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Foley Folly

2006-10-10 16:27:10.936048+00 by Dan Lyke 2 comments

I feel like I should weigh in on the Mark Foley situation. Honestly, I'm having trouble getting worked up. A lot of people are raising the "pedophile" cry, but I'm sure that there are sixteen year olds claiming to be eighteen hustling in every city in this country (and most towns), and sixteen is plenty old enough to understand that members of Congress are going to try to fuck you, although most attempts will be metaphorically.

I'm sure that asking around will reveal that the pages talked about this stuff to each other, but I'll also be surprised if it lifts any other rocks; teens live in a world that's incredibly well insulated from "adults", and none of them have anything to gain by talking.

The one thing that does bug me is that assorted other Congressweasels covered for this guy while Foley was doing his "for the childruuuun" spiels, but I expect that sort of hypocrisy from politicians. And the whole "Republicans are victims" line that Hastert et al are throwing up and trying to make stick sickens me, but at this point I'm so beyond outrage that it just doesn't matter.

Mostly I see this as a smokescreen from the real issues facing the country these days, although I stand with Jay in my support of Dennis Hastert for Speaker of the House.

[ related topics: Politics Sexual Culture Current Events ]

comments in ascending chronological order (reverse):

#Comment Re: made: 2006-10-10 21:35:42.463605+00 by: petronius

Remember when sex scandals had some actual sex involved? The page was of legal age in DC and Foley never touched him, nor was he the page's employer. The Democrats are demanding Foley's prosecution, if only they could figure out a charge other than being a damn fool.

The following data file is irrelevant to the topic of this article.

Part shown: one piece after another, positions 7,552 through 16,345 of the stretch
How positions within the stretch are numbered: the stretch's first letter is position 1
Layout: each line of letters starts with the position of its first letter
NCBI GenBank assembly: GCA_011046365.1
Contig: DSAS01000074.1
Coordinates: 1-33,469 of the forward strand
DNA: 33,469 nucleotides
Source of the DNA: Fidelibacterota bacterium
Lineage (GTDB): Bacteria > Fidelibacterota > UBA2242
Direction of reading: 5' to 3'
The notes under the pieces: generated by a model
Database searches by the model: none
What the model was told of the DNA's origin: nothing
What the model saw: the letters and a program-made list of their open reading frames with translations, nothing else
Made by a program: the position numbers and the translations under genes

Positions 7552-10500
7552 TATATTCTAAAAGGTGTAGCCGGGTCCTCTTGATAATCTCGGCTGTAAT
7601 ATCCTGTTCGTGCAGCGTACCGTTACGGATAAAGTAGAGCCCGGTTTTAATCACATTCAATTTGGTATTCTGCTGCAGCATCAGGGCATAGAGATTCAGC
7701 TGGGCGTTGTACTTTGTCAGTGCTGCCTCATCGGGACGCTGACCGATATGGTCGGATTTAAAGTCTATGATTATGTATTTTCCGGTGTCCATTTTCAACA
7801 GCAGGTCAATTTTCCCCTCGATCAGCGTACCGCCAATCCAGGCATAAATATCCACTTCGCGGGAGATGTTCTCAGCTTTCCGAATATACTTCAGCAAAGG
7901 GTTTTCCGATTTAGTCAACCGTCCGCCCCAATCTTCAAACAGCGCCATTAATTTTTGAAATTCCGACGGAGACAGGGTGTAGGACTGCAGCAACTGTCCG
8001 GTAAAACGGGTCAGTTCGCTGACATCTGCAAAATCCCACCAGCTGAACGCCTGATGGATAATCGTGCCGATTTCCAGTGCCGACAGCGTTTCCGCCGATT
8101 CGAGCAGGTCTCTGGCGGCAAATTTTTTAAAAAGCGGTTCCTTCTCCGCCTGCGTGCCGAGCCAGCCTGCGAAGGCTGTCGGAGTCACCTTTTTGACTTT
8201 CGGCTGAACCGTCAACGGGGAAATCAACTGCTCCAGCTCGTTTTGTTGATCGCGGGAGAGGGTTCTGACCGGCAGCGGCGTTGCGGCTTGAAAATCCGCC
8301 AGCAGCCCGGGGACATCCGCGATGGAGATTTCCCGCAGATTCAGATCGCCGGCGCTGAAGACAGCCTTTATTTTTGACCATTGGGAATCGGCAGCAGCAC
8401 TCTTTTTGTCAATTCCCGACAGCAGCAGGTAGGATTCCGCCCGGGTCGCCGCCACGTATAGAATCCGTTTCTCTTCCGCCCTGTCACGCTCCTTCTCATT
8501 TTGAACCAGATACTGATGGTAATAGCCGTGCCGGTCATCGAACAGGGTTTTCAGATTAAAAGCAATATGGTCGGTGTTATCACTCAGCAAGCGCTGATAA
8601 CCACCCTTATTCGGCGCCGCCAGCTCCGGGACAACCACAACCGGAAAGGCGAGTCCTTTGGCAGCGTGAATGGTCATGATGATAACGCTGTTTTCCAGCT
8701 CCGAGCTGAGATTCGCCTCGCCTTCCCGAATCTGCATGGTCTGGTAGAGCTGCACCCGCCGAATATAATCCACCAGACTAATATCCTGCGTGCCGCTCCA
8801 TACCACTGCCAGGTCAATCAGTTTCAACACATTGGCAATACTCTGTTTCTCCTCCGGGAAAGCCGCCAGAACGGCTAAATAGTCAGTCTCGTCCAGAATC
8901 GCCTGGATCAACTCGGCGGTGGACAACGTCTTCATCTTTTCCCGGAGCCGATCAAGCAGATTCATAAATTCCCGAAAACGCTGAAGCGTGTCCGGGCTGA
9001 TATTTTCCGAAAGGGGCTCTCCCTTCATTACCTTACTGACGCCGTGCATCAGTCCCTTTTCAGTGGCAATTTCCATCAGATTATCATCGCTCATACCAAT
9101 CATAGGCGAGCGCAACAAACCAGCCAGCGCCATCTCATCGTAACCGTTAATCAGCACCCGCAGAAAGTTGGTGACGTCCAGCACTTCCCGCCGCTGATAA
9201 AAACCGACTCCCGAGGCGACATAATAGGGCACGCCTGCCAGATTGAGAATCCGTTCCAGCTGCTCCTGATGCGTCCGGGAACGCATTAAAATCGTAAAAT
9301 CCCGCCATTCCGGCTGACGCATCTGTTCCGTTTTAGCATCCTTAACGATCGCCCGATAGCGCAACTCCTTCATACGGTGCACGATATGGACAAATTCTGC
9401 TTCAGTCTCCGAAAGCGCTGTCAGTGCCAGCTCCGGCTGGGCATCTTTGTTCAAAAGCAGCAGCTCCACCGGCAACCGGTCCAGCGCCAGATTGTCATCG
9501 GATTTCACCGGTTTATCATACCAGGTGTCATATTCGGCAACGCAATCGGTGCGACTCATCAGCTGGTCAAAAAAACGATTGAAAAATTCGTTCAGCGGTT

#Comment Re: made: 2006-10-11 00:06:16.174658+00 by: mvandewettering

I'm not certain that any crime was actually committed in this case (that's probably for a state or federal prosecutor to decide) but it's certainly an appalling display of blatant hypocrisy, and demonstrates the degree of twisted doublethink that the Republican leadership piles onto anyone who runs under their banner. The party that runs on a platform of "personal responsibility" and "family values" has a 52 year old man who spent his off hours sending sexually explicit messages to kids who were under the age of 18, all the while maintaining a public facade that included lecturing the nation upon how the Internet needed regulation to protect our children from sexual predators.

Now, the Republican spin machines are working full tilt, trying to save themselves from further embarrassment by doing what politicians always do: blaming everyone and everything else. We now hear that:

  1. He's gay, with the strong implication that all gay men are pedophiles.
  2. He's an alcoholic. "It was just the booze talking."
  3. He was abused by a member of the clergy. "I'm a victim!"
  4. Rep. LaHood suggested that the page program itself was part of the problem, calling it "antiquated", and somehow suggesting that it was the normal outcome whenever fifteen and sixteen year olds interact with 50+ year old Congressmen. "How could anyone possibly resist?"
  5. That he as baited into it. "They tricked me! Those sixteen year olds were too clever for your elected representative!"

The Republican leadership knew this guy was acting, if not illegally, then certainly at least had the strong possibility of escalating into illegal acts, and even more certainly producing a serious scandal, and yet they did nothing. When he was finally caught with his hand in the cookie jar, then it was everyone elses fault.

One thing stands undisputed in all this: that Foley did send sexually explicit messages to young pages. Most people (myself included) think that's pretty creepy. Nobody held a gun to his head. No amount of enticement really is an excuse. No attempt by Democrats to exploit this news to their own ends means that he is any LESS culpable for his actions.

Perhaps now that his political career is over, he can stop pretending to be something he is not, to seek counseling, and to get treatment for his alcholism. Perhaps when he's finally stopped believing denial is a river in Egypt, he'll be able to control his actions, and behave in a way consistent with the legislation he sought for his constituency.